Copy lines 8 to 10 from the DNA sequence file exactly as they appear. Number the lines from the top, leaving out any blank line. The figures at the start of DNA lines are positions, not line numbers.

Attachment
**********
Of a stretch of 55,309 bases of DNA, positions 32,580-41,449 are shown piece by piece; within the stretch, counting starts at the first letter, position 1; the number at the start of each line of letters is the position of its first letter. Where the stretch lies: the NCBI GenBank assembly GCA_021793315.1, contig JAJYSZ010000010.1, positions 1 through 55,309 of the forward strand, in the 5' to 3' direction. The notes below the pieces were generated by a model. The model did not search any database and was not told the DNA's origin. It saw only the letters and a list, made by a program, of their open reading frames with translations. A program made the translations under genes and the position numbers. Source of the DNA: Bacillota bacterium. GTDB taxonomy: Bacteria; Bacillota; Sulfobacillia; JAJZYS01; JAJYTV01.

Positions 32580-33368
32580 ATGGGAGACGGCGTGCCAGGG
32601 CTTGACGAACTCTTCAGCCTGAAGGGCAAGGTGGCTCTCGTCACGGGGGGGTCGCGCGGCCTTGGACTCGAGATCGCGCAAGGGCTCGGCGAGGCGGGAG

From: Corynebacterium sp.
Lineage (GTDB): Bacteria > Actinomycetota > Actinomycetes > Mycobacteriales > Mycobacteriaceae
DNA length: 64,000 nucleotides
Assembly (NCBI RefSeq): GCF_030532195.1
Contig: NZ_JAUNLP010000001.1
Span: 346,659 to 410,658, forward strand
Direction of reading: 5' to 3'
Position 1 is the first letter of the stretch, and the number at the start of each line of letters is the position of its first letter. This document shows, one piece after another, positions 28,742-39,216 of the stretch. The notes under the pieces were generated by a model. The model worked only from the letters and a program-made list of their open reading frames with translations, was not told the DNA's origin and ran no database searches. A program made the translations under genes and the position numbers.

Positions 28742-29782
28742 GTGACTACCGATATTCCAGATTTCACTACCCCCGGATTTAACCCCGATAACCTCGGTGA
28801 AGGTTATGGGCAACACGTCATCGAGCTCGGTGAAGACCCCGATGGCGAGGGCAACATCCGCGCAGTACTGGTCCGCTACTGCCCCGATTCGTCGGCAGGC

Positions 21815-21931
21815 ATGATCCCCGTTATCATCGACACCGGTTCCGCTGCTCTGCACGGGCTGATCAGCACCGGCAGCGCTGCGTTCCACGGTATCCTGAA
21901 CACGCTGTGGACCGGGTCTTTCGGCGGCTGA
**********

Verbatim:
Assembly (NCBI RefSeq): GCF_030532195.1
Contig: NZ_JAUNLP010000001.1
Span: 346,659 to 410,658, forward strand